She cried when her name was called. There should have been only one name called, but this year Paige Delvendahl joined Lauren Lowery at the podium to receive the Kim Hudson White Endowed Leadership Scholarship.
"The tears just came," says Paige, "knowing that I was receiving something so special."
"We had watched other girls in our sorority receive it, so everyone knows what a big deal it is," says Lauren. "It was a big deal financially, and it was a big deal because it is given to us by one of us. She cared enough to reach back and lift us up."
"Everybody in the community, and definitely in Chi Omega, knows who Kim White is," they both said laughing.
A hometown celebrity and the worker bee behind much of the revitalization of downtown Chattanooga as president and CEO of River City, Kim White (Chattanooga '82) created a "hand up" at her alma mater. The academic leadership scholarship came to be in 2009 to pay homage to Kim's sorority days and the future of fellow Delta Alpha Chapter of the Chi Omega sorority sisters.
Creating a legacy of active kindness "that I could see while I was living" was all the push White needed to connect the ambition and ability of students with their own potential for success.
"I get the privilege," she says, "of seeing the benefit of the scholarship."
With their Tennessee HOPE Scholarships dwindling, Paige and Lauren were in need of a financial bridge to carry them through one more semester.
The leadership scholarship was the boost Paige needed to be all-in for an integrated marketing internship in China, while Lauren could pursue extra hours of middle school social studies and English to round out her early childhood education degree. Both will graduate in December. Paige will likely head off to graduate school; Lauren is student teaching in an inner city elementary school in Chattanooga.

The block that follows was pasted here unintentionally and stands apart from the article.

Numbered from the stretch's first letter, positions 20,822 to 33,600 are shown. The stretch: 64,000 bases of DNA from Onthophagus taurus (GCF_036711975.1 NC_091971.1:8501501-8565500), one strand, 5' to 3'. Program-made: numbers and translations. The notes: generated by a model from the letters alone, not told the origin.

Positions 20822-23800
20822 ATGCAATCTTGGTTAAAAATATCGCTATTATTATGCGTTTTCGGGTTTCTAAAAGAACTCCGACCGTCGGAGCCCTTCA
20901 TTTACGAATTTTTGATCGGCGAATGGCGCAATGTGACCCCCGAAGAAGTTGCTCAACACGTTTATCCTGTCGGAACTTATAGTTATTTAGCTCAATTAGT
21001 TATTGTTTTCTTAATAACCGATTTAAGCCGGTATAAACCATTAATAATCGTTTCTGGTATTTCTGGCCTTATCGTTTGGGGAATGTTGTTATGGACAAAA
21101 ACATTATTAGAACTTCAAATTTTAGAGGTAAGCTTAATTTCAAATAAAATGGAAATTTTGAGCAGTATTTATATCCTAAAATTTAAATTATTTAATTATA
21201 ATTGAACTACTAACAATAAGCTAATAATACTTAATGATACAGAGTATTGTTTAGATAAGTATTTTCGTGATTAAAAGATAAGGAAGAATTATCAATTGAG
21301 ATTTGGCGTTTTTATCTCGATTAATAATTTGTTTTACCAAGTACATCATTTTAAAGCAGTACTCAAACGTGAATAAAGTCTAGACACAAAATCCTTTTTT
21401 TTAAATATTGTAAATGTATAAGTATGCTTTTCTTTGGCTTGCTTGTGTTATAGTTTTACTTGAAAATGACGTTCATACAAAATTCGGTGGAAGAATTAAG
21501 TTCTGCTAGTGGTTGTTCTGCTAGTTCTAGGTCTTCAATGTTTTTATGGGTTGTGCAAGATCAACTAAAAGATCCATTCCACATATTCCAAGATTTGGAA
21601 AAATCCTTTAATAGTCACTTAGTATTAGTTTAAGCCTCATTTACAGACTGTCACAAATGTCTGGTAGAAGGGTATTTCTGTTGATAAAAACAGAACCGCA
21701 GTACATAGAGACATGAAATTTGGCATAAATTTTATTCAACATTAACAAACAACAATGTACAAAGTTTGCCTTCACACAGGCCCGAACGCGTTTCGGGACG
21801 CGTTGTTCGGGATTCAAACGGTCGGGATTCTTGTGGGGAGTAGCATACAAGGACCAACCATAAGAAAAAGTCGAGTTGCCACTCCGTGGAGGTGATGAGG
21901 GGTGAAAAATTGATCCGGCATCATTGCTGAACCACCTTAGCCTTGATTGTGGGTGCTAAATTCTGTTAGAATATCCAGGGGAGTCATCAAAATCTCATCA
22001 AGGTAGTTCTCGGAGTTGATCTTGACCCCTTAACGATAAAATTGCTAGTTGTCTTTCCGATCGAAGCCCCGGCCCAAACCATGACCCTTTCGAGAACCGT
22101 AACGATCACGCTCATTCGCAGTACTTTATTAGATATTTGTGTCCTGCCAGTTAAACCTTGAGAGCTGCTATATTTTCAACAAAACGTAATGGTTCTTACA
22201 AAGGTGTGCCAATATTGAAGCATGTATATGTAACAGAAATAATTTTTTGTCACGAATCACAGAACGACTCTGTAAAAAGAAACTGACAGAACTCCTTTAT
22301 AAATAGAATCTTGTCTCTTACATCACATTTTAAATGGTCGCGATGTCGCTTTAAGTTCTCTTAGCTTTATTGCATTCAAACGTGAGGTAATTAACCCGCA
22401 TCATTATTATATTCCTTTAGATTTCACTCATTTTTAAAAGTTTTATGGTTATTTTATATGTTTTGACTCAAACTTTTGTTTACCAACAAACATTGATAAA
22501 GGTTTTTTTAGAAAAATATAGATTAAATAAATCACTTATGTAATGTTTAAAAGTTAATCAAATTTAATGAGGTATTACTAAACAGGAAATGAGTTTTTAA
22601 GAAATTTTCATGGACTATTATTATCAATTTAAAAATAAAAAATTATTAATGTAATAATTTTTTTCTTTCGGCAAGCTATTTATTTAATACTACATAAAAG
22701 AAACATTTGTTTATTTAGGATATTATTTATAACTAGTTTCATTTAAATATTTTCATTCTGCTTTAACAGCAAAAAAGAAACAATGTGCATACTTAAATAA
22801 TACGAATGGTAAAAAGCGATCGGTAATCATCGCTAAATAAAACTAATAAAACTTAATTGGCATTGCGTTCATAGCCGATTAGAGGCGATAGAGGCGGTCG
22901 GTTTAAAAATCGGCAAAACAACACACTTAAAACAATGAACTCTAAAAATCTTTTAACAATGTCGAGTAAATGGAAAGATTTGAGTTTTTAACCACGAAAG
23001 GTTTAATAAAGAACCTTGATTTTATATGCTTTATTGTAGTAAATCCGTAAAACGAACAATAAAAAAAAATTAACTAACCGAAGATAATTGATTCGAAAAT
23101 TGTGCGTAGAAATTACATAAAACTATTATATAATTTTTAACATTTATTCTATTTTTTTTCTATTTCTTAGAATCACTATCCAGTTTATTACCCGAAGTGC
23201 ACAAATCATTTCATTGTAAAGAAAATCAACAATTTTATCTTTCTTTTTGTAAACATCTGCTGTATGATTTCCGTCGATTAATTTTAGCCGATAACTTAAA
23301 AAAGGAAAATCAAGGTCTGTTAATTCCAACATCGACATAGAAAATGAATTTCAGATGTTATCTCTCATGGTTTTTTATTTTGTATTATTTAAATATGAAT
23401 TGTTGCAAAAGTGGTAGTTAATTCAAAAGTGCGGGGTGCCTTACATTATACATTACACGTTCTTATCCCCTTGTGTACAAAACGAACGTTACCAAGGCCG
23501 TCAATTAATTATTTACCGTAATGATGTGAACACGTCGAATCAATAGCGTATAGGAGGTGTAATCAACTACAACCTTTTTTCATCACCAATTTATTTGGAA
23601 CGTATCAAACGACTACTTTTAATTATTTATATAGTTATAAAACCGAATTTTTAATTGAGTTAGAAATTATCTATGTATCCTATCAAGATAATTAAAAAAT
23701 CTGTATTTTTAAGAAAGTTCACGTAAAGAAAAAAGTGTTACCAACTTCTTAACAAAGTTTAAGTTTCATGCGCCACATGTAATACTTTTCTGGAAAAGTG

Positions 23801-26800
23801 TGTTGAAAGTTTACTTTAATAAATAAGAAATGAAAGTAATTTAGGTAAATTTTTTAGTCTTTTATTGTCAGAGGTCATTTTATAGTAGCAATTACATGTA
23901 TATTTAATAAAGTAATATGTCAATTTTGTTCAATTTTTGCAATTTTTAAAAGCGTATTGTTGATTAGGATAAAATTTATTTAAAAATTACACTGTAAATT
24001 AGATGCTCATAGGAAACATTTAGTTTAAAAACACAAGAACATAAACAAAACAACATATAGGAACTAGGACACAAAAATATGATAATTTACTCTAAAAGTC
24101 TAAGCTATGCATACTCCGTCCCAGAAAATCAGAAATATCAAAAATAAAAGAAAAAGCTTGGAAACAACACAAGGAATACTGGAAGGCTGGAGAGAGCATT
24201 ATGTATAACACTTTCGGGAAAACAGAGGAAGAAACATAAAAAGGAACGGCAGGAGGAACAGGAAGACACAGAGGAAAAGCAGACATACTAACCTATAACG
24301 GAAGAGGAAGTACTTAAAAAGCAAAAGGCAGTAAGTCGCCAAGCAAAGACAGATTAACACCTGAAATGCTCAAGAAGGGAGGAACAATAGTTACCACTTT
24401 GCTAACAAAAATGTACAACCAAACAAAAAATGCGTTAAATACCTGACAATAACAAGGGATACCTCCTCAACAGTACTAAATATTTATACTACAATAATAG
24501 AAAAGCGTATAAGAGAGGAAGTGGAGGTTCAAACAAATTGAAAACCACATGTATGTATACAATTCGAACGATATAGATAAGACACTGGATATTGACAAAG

"Their tenacity, their energy energizes me," says Kim.
"No matter how many times I walk through the heart of this campus," she adds, "I still feel a sense of pride welling up inside me because of its beauty and tradition. Our future is in good hands."
After trying on various majors for size while a student at UTC, Kim found the Cinderella-fit in liberal arts.
"The most important thing I learned at UTC wasn't about mixing colors and expressing myself on canvas," she says. "It was about how I could express myself through campus involvement. It was a great foundation for learning about the responsibility and obligation of leadership. I learned the importance of networking, of getting involved and working to make a difference."
After receiving her degree, the Chattanooga native left and never looked back, at least for 20 years.
Twelve years ago, Chattanooga made it to her and her husband's short list. Closing the chapter on a 16-year career at a Fortune 500 communications company, Kim was ready to come back to familiar stomping ground.
"The city was calling me back," says Kim, who served as president and CEO of the Corker Group as well as Luken Holdings, managing and leasing over 2 million square feet of real estate, before taking the helm at River City.
Never losing her passion for her alma mater, Kim easily commits to a litany of UTC organizations, including the Chancellor's Roundtable, UC Foundation and the UTC Alumni Board. The former UTC Alumni Board President is also a fixture within the community on the boards of the Enterprise Center, Chattanooga Design Studio and Chattanooga Area Chamber of Commerce.
"Being involved in the community I call home is just as valuable as thinking outside of the box to create a way for revitalization and growth within the city," she says. "It takes vision."
Leave a Lasting Impact
Make a gift to the University of Tennessee Foundation to provide a brighter future for students. Contact the Office of Planned Giving at email@example.com and (865) 974-4826 to learn more.
The information on this website is not intended as legal or tax advice. For such advice, please consult an attorney or tax advisor. Figures cited in examples are for hypothetical purposes only and are subject to change. References to estate and income taxes include federal taxes only. State income/estate taxes or state law may impact your results. Annuities are subject to regulation by the State of California. Payments under such agreements, however, are not protected or otherwise guaranteed by any government agency or the California Life and Health Insurance Guarantee Association. A charitable gift annuity is not regulated by the Oklahoma Insurance Department and is not protected by a guaranty association affiliated with the Oklahoma Insurance Department. Charitable gift annuities are not regulated by and are not under the jurisdiction of the South Dakota Division of Insurance.